The Elevator of One Hundred Dragons

The Elevator of One Hundred Dragons

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It’s like living a scene out of Charlie and the Great Glass Elevator:

You start out you-know-not-how-deep underground and climb into a small room that’s glass on three sides. Then you accelerate up at high speed — three meters per second, to be exact. For what feels like a long time there’s no natural light, only the hue from fluorescent bulbs illuminating the solid rock zooming past outside the elevator. Until, suddenly — WOW! The outside world opens up and the impossibly steep and tree-studded sandstone peaks of the Wulingyuan UNESCO World Heritage area come into view.

That’s what it’s like to ride the Elevator of One Hundred Dragons — also known as the Bailong Elevator — located inside the Zhangjiajie National Forest Park in Hunan, China.

intra hotelviews 275 The Elevator of One Hundred Dragons The elevator, we are compelled to note, is neither the world’s highest1, nor the world’s fastest2, as most local guides (and not a few websites) claim. The Bailong Elevator does, however, own three spots in the Guinness Book of World Records:

• World’s tallest full-exposure outdoor elevator.

• World’s tallest double-deck sightseeing elevator.

• Passenger elevator with fastest speed-to-carrying capacity ratio in the world.

[ ALSO ON SCS: The Best View from a Hotel Room in Hong Kong ]

To those, Spot Cool Stuff would like to add another world superlative, albeit one that’s subjective and unofficial:

• World’s scariest elevator to ride.

zhangjiajie cool travel blog s The Elevator of One Hundred Dragons Stand by the elevator’s floor-to-ceiling glass wall for your ride and you’ll look down upon the jagged rocks below as they get further . . . and further . . . and further away. At this point you should try not to think about the quality of the elevator’s construction, which has been the source of some controversy — a year after elevator opened in 2002 it was closed again because of safety concerns. Then, to that mix of vertigo and stress, you can add earthquakes. The greater Wulingyuan area is prone to them. Three separate monitors are built into the elevator shaft to measure seismic activity — like that will help you when you are in the elevator half way up.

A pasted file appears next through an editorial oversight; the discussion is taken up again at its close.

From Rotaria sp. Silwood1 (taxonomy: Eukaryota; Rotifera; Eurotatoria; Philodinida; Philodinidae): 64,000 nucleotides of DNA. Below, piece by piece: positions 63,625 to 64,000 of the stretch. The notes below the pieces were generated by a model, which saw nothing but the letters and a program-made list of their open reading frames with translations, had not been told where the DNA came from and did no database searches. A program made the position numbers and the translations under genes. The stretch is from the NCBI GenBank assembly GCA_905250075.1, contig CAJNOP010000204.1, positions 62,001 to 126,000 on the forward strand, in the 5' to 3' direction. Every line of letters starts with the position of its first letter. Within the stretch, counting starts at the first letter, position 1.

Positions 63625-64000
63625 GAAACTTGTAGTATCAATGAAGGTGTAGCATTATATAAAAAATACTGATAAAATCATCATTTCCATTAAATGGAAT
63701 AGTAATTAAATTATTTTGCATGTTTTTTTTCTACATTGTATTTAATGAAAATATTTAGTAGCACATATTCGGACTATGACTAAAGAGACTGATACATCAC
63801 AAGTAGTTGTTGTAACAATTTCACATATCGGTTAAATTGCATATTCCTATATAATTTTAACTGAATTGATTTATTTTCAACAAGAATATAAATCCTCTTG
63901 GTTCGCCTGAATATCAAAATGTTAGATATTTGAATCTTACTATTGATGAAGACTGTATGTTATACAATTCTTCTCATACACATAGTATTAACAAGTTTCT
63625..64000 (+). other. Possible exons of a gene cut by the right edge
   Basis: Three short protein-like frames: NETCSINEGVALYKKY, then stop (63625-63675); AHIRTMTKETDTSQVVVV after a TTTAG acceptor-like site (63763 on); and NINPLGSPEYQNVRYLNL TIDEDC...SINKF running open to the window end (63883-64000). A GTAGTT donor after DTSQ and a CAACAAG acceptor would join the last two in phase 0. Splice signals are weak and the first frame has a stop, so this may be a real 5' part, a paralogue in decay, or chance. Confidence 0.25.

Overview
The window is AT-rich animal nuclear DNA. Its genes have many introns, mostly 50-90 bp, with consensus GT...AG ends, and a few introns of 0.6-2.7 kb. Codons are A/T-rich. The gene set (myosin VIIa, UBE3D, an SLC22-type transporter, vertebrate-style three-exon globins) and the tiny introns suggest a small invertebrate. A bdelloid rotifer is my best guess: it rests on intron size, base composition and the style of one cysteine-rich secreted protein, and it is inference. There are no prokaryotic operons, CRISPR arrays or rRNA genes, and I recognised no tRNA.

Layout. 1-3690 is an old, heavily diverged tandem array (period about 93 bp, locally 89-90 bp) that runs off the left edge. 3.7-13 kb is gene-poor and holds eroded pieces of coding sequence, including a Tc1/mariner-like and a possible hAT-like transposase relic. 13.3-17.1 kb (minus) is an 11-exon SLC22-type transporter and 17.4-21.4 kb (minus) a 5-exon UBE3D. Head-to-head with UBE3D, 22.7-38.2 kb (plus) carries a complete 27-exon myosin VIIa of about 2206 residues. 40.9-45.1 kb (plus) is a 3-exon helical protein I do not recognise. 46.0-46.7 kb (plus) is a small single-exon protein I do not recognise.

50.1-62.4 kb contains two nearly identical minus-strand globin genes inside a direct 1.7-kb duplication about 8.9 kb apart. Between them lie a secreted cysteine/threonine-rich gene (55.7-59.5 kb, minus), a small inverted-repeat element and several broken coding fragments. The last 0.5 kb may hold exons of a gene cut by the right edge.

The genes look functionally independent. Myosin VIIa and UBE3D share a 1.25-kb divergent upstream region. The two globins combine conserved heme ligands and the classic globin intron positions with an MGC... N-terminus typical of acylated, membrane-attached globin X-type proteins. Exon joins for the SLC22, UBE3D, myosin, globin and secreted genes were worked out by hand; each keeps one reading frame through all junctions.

At the top, you’ll be 330 meters (1,070 ft.) further above sea level than you were when you started. It is at this point that your taste of Charlie and the Great Glass Elevator will give way to another movie: Avatar. James Cameron filmed portions of the blockbuster here. The fictional Hallelujah Mountains of Pandora were inspired by the very real, and completely stunning, peaks around Wulingyuan. Until you can travel there yourself, check out the photos below.

published: 28 Jan 2014
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1  The tallest elevator in the world is, unsurprisingly, in the world’s tallest building: the Burj Dubai in the UAE.

2  Faster elevators seem to go into service every few months. At the time of writing, the lift inside the Taipei 101 Building holds the world elevator speed record: 60 km/h (37 mph) or three times the speed of the Bailong Elevator.

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Planning Your Bailong Elevator Trip

When: The elevator is open year round but does occasionally shuts down in bad weather. Call in advance (011-86/744-836-2222)

If you go: Consider riding the cable car down. Buses transport tourists between the two stations.You can also hike up to the top; the Zhangjiajie Club runs tours.

Family friendly? Absolutely, though the elevator is not for kiddos (or parents, for that matter) easily scared of heights.

Where to stay: The Zhangjiajie Pullman Hotel is the best of a mostly bland lot.

For your bookshelf: Revolutionary Chinese Cookbook: Recipes from Hunan Province

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More from Spot Cool Stuff:

The Best Travel Cameras
5 Temples & Monasteries on Perilous Cliff Sides
The Cabrio: The World’s Best Double Decker Aerial Tramway
The Sanyou Cave Restaurant ↔ it’s in China too
China’s Pastel Painted Danxia Landforms



Responses

  1. Anna4 says:

    The elevator is highlight of Zhangjiajie, the sky walk around the peak would be great, made of glasses

    [Reply to this comment]

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